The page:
Top ten business schools

Although not strictly a Masters degree, the Master of Business Administration (MBA) is considered by many to be a must-have for a top level career in business.

As the number of schools offering MBAs has grown, a ranking system has developed around them, to give students guidance on the best colleges to apply for, and to help potential employers to target their recruitment efforts.

Now we have publications like US News & World Report, Business Week, Financial Times, The Economist, and the Wall Street Journal publishing annual rankings of selected MBA programs that directly influence the prestige of schools that achieve high scores.

Ranking an educational institution is a little less scientific than ranking the performance of a computer or an automobile component, and the practice has been widely criticized, but the rankings are nevertheless hugely influential.

The Financial Times ranking is based on long-term graduate career progress, and is compiled from over 20 criteria, including the graduates’ salary data and placement success, and information about the school’s faculty.


9 equal:

Hong Kong UST Business School

The Hong Kong University of Science and Technology (often abbreviated HKUST), one of nine universities in Hong Kong, was established in 1991.

The university is home to 9,000 students and over 450 faculty, and has rapidly risen to become one of the top universities in Hong Kong.

It is ranked as the second best university in Asia according to QS Asian University Rankings 2010.

The HKUST Business School’s MBA program was ranked first in Asia, and equal 9th worldwide by the Financial Times.

The school's Executive MBA program is run in partnership with Kellogg School of Management.


9 equal:

University of Chicago Booth School of Business

Founded in 1898 as the College of Commerce and Politics, Chicago Booth is the second-oldest business school in the world, but it has changed its name several times during its history.

The school was renamed the School of Commerce and Administration in 1916 and offered its first doctorate program in 1922. It then became the School of Business in 1932 and offered its first MBA in 1935.

A landmark decision was taken by the school around this time to concentrate its resources solely on graduate programs, and the undergraduate program was phased out in 1942. In 1943, the school launched the first ever Executive MBA program.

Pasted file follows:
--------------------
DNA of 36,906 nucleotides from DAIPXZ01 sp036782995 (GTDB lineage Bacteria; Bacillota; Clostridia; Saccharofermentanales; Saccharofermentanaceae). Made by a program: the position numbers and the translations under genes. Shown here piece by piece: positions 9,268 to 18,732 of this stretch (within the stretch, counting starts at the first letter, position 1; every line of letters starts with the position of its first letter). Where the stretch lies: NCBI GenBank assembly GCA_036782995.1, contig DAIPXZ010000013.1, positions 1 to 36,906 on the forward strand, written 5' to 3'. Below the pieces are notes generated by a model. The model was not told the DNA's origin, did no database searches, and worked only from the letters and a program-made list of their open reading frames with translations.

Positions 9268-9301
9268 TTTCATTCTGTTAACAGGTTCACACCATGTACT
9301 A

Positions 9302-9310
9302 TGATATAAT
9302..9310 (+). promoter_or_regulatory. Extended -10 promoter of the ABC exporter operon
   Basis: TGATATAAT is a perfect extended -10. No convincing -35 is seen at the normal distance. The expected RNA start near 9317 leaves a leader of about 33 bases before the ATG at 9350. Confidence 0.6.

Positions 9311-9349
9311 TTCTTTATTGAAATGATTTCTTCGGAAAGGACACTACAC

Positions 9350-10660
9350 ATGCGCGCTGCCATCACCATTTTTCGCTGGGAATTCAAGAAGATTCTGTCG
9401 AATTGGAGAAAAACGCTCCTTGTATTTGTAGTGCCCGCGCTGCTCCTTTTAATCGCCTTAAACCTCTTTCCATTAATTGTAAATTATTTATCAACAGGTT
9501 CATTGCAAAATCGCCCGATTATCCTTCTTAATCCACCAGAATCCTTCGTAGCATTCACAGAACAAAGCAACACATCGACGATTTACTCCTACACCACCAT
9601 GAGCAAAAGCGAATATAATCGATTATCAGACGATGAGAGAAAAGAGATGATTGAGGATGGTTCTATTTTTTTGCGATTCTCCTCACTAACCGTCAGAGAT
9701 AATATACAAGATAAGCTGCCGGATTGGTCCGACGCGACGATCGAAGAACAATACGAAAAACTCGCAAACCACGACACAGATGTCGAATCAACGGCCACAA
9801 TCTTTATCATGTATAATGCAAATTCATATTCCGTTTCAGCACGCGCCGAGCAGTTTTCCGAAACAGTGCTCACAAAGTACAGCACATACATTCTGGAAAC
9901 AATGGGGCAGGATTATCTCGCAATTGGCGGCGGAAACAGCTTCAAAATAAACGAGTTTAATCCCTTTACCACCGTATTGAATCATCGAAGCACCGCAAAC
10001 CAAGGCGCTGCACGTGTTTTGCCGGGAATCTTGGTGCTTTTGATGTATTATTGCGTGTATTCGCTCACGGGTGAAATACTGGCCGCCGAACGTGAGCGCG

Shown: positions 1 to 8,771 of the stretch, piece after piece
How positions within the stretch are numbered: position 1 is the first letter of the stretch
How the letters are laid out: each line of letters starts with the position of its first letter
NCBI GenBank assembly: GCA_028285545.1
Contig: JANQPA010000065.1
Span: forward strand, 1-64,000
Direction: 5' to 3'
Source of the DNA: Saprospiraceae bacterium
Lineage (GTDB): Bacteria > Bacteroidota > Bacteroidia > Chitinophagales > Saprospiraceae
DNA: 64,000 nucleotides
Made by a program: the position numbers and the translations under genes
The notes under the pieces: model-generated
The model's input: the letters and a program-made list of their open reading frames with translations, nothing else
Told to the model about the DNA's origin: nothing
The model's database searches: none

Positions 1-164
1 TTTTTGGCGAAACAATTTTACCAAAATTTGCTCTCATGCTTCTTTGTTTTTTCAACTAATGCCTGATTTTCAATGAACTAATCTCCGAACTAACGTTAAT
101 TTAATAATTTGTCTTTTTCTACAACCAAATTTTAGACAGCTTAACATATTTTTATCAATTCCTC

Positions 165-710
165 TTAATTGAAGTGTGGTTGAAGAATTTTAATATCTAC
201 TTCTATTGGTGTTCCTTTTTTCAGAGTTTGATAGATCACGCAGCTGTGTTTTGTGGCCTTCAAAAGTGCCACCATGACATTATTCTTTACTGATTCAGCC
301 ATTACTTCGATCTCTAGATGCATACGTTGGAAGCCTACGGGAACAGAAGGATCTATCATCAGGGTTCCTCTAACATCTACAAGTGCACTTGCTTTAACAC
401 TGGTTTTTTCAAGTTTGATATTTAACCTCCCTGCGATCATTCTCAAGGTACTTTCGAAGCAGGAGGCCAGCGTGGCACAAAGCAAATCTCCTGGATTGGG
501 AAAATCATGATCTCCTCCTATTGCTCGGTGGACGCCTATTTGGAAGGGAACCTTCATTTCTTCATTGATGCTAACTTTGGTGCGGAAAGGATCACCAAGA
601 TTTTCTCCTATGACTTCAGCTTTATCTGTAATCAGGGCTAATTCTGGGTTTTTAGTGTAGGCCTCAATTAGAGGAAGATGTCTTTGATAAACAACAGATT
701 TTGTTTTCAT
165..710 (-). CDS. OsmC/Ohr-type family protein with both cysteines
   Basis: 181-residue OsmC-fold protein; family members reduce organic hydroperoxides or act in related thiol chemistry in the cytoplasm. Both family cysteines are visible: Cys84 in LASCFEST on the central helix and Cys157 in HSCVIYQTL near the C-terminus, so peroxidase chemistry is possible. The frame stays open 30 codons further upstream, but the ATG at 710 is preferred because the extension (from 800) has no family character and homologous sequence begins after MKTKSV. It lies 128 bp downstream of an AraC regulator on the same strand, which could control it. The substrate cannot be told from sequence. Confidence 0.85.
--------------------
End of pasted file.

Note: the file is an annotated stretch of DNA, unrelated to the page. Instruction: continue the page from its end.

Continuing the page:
The school was renamed the Graduate School of Business (commonly referred to as the GSB) in 1959, a name that it held until 2008 when it was renamed following a $300 million endowment gift to the school by alumnus David G. Booth.

It is the first and only US business school with permanent campuses on three continents: Asia, Europe, and North America, and has 43,000 alumni around the world.


8. MIT Sloan School of Management

The MIT Sloan School of Management is one of the five schools of the Massachusetts Institute of Technology, located in Cambridge, Massachusetts.

MIT Sloan offers bachelor's degrees, master's degree and doctorates, as well as non-degree executive education programs. Its largest program is the Master of Business Administration (MBA) program, which matriculates students every year from more than 60 countries and offers the widest range of electives of any business school in the United States.

MIT Sloan began in 1914 as the engineering administration curriculum in the MIT Department of Economics and Statistics. A program offering a master's degree in management was established in 1925.

The world's first university-based executive education program - the Sloan Fellows - was created in 1931 under the sponsorship of Alfred P. Sloan Jr, an 1895 MIT graduate, who became chairman of General Motors and has since been credited with creating the modern corporation.

A Sloan Foundation grant established the MIT School of Industrial Management in 1952 with the charge of educating the "ideal manager", and the school was renamed in Sloan's honor as the Alfred P. Sloan School of Management.

Notable alumni include Kofi Annan, Secretary-General of the United Nations, and Bill Ford, Jr.